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Thread: Dropper Loop Rig..how

  1. #1
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    Dropper Loop Rig..how

    When you make a drop loop rig, how do you get those hooks onto the loops? I've seen how you make the dropper loop knots, but they don't show you how to get the hook onto it..if you try to get it on first, then you'd have to slip the whole hook through that tiny opening of the knot.

  2. #2
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    You pinch the line together to poke the loop through the eye. Then you slide it down the shank and pass it around the point before pulling it tight. You can make two loops if you like.

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    Oh, ok, so your saying to use a Palomar knot!! Ok, cool, thanks.

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    Yep

    What Flea said.

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    Quote Originally Posted by patindaytona View Post
    Oh, ok, so your saying to use a Palomar knot!! Ok, cool, thanks.
    No, I dont think thats what he meant. You have the loop, You pinch it and pass that through the eye of the hook from the front side, Then you push the whole hook through the loop and pull it tight. You dont have to "tie" anything, Its just a loop connection.

  6. #6
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    Quote Originally Posted by patindaytona View Post
    Oh, ok, so your saying to use a Palomar knot!! Ok, cool, thanks.
    Actually it's what I call a "catspaw"....

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    coming from an Eagle Scout....its what we learned as a lark's head

  8. #8
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    To get the hook to stick out straight, do the same thing as above, but after you put the hook through the loop, twist it once and put the hook through again. Cinch it down with the loops on the shank.

  9. #9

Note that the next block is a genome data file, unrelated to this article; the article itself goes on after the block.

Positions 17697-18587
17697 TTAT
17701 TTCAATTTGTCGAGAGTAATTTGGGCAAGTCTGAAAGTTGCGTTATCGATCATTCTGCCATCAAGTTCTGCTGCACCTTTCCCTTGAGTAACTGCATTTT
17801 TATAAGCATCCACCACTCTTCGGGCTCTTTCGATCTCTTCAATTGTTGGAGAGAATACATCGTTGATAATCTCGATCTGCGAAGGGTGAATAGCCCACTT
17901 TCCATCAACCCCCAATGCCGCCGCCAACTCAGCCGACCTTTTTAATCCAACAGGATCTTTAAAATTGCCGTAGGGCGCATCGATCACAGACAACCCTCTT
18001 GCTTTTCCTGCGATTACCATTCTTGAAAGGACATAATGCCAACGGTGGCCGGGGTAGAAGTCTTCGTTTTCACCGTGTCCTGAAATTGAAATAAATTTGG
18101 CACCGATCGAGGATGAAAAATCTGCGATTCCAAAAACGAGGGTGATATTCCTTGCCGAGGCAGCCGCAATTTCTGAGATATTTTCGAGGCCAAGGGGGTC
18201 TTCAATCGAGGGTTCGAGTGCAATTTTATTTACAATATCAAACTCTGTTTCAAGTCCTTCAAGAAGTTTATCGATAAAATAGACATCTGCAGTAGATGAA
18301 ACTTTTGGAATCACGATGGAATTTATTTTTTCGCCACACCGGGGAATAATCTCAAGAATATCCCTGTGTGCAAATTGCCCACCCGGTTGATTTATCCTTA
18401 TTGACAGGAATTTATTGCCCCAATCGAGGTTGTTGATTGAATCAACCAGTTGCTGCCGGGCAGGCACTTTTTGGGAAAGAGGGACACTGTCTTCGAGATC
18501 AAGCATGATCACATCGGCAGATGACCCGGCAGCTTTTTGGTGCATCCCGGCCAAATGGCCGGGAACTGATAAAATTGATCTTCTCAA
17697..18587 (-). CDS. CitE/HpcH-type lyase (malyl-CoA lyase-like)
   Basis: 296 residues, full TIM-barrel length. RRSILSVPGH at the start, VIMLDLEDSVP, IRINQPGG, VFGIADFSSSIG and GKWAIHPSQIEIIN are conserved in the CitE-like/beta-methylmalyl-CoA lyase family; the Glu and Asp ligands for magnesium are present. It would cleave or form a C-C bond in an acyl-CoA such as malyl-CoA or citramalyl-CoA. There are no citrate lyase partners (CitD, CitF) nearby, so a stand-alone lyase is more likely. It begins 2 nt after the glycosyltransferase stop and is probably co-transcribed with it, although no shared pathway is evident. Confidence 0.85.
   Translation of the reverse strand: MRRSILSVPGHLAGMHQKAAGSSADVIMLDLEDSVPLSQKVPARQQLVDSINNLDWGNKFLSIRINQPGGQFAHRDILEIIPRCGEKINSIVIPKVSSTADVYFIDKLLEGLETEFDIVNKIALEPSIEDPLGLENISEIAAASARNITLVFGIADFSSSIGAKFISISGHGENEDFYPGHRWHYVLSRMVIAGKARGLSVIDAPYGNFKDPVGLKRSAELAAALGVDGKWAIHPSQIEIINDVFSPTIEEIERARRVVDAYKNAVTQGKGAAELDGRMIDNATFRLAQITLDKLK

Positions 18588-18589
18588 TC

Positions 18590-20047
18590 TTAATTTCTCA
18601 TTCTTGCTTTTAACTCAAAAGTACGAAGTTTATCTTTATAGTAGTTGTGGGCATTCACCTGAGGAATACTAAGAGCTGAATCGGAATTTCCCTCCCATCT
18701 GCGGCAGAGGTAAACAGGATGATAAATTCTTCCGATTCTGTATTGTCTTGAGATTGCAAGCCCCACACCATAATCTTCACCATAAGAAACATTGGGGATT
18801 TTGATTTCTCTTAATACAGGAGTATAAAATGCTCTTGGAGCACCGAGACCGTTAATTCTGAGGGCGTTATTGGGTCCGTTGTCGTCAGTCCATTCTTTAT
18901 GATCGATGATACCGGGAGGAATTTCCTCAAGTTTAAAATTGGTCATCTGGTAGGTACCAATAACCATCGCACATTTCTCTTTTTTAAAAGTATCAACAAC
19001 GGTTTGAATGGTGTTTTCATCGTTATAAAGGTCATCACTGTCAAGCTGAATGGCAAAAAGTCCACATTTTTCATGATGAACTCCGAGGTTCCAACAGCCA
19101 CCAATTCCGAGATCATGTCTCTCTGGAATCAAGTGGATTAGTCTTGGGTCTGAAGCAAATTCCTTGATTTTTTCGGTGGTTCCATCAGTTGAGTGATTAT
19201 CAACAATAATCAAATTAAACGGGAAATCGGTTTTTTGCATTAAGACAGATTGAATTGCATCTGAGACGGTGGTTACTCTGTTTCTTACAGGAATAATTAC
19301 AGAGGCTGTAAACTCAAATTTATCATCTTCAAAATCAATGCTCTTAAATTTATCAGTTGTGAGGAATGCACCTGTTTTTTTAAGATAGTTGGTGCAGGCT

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    Quote Originally Posted by patindaytona View Post
    When you make a drop loop rig, how do you get those hooks onto the loops? I've seen how you make the dropper loop knots, but they don't show you how to get the hook onto it..if you try to get it on first, then you'd have to slip the whole hook through that tiny opening of the knot.
    Pat, depending on the thickness of your rig line you may have to buy hooks with larger eyes in order to use the dropper loop rig. I usually ended up downsizing my rig line for small (spot) hooks. I usually make my rigs now by snelling the hooks on both ends and then tying the appropriate loops for the top / bottom.

  10. #10
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    One thing I do is cut the bottom part of the loop to make a straight lead and then you can tie any knot you please

  11. #11
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    Dropper Loops

    If the line is too thick to double to pass through the hook eye, clip one end o fthe loop. This will make a dropper line twice the length of the original an dit will hold. c2

  12. #12
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    I also but some twist in my dropper so it doesn't tangle as easily and sits out straighter. Learned that one from AK. That dude know alot of knots.....

  13. #13
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    Clipping the loop is a great idea..it's one of those things right in front of you, but you don't think about it!

  14. #14
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    Quote Originally Posted by patindaytona View Post